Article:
Comment: Re:Huh? (Score 1) 465

by packrat0x (#47259331) Attached to: IRS Lost Emails of 6 More Employees Under Investigation

Do these people not run Exchange or some other centralized emailing system? When I used to work as a systems administrator, none of the companies I worked for stored emails on the client side. It was all done through Exchange, held on the company servers and backed up to tape. If a client crashed, at most they lost a few minutes of unsyncronized drafts.

Yes, the IRS runs Exchange. Yes, they have back-ups of the servers. However, back-ups from more than 2 years ago may age out. Thus, if you wait 2 years and dd if=/dev/[zero|urandom|random] the harddrive, you can make emails hard to recover.

Comment: Cable company monopolies (Score 1) 210

They may not be de jure monopolies, but they are de facto monopolies. And it's for one simple reason: cable franchise fees. The county/parrish/city receives a percentage of the gross revenue collected within their borders. The more money people pay, the more revenue local government collects. An additional provider would only split the customer base, push prices lower, and lower total customer payments (at least in the eyes of government). There is no incentive for government to encourage another provider to enter the local market, and every incentive to discourage additional providers. And it doesn't matter if we consider this rational, it only matters if it's considered rational by local officials.

Comment: Cable customers shafted by state government. (Score 2) 90

by packrat0x (#46609939) Attached to: Charter Challenges Comcast/Time Warner Merger

"Time Warner Cable operates in 29 states, but thanks to the old system of regional and municipal cable monopolies, Comcast and Time Warner Cable don't compete anywhere."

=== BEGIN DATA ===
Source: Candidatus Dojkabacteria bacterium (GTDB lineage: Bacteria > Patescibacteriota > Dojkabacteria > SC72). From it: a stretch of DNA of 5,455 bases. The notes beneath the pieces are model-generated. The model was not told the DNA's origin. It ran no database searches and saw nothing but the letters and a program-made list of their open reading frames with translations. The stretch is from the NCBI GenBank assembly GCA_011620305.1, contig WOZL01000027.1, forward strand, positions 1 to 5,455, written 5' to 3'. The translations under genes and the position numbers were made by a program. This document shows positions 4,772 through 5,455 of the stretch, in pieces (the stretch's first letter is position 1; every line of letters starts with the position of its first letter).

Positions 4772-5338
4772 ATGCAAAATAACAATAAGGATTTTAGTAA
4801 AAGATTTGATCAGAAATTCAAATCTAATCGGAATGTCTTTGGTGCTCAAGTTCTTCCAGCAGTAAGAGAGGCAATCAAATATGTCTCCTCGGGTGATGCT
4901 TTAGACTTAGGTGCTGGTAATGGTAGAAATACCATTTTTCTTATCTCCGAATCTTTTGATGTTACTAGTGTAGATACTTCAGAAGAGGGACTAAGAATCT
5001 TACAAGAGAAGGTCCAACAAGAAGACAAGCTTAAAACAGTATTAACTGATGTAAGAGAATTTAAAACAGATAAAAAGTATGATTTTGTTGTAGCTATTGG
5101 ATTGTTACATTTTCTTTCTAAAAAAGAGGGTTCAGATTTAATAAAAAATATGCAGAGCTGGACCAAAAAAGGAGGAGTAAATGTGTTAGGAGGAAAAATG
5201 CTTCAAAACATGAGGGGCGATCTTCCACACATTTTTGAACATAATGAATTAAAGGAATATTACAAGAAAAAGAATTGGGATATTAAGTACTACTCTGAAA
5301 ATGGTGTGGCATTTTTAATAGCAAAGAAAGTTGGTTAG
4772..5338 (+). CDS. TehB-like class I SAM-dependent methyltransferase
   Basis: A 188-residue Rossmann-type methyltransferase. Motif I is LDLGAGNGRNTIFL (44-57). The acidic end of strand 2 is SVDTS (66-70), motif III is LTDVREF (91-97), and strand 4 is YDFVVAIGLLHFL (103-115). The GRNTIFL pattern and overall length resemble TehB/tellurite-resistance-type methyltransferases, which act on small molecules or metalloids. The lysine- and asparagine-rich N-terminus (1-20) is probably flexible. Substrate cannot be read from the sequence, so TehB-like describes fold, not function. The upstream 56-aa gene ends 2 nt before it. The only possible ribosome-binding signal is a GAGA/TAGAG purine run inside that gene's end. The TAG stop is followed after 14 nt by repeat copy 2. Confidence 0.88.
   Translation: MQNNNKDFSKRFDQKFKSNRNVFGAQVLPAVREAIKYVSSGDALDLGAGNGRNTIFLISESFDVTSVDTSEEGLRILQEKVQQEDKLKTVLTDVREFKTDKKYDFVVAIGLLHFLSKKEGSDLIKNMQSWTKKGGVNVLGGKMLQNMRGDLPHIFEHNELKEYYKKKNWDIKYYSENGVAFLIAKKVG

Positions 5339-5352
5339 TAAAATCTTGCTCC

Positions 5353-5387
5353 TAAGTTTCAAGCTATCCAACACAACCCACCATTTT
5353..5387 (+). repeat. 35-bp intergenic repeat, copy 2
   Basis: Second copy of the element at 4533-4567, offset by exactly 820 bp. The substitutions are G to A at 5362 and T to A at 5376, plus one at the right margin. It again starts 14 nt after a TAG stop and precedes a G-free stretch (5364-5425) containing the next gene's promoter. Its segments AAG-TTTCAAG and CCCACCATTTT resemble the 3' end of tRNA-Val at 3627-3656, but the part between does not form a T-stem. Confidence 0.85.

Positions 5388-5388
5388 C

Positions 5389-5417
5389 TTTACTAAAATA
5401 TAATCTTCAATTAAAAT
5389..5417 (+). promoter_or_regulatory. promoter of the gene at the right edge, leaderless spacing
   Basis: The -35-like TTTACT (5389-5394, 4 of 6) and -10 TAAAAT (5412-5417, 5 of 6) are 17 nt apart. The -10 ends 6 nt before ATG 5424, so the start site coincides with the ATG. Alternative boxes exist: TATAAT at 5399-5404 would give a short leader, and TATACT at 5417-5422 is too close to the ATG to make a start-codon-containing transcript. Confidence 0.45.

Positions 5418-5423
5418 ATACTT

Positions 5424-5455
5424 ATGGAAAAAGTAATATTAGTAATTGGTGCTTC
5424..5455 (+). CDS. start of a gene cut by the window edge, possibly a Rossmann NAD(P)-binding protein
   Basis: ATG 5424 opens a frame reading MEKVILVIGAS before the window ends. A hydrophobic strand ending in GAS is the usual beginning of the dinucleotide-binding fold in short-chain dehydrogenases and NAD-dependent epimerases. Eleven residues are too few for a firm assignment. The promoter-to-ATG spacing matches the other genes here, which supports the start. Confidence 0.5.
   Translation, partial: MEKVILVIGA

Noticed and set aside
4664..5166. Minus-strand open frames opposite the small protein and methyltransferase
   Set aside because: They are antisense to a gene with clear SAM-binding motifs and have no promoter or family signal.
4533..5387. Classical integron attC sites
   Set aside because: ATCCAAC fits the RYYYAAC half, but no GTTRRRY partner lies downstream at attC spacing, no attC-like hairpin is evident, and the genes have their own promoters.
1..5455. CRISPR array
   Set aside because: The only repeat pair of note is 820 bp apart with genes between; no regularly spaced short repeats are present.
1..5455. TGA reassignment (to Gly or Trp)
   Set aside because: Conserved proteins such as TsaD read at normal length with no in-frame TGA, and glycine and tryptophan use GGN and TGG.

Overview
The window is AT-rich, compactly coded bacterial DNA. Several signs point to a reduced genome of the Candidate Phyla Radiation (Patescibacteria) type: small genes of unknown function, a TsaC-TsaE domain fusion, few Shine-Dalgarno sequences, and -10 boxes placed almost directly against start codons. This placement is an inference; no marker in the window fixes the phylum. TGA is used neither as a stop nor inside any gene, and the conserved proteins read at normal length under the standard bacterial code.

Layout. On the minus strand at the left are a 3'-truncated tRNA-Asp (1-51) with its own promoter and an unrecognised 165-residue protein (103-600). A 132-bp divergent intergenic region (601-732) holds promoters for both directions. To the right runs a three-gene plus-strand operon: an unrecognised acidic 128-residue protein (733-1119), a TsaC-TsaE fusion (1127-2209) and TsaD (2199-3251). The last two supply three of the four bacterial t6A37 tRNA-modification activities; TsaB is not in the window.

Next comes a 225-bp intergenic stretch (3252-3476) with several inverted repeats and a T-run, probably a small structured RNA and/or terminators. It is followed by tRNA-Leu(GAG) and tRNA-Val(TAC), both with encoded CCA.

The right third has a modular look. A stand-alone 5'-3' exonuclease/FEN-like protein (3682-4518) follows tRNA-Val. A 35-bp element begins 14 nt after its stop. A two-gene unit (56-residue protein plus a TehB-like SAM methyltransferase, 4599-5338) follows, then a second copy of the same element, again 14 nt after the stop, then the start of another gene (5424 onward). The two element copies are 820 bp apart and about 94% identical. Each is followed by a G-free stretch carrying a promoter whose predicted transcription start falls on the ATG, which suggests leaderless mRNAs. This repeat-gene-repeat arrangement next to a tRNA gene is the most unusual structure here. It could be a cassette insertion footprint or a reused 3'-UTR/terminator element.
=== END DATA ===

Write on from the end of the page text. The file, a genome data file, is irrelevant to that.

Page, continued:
This is your state government(s) shafting you. The states created laws which allow cable monopolies. Local governments collect a franchise fee on the gross revenue of the cable companies operating within their boundaries. In the eyes of local government, less competition means higher prices which means more tax revenue (without voter feedback). Local government passively discourages competition through regulations, filings, public meetings, disclosures, insurance requirements, etc. Some local (and state) governments *actively* discourage competition.

Comment: Re:I am torn! (Score 1) 455

by packrat0x (#46604965) Attached to: Wal-Mart Sues Visa For $5 Billion For Rigging Card Swipe Fees

refuse to accept it unless security is improved

Who would decide the point at which security had sufficiently improved, though? The chip-and-PIN system used in the civilized parts of the world is, of course, much better than magnetic swipe, and *should* become prevalent here in the states. Unfortunately, it would cost billions to upgrade the US's entire infrastructure to support it, and I honestly don't see anyone picking up the tab for any part of such an upgrade any time soon.

The chip-and-PIN system is used by processors to transfer fraud liability from the merchant to the user. EMV was written by committee, and it fails to provide the security it touts. Also, it is not a positive endorsement when "the civilized parts of the world" have a card system forced upon them by their governments.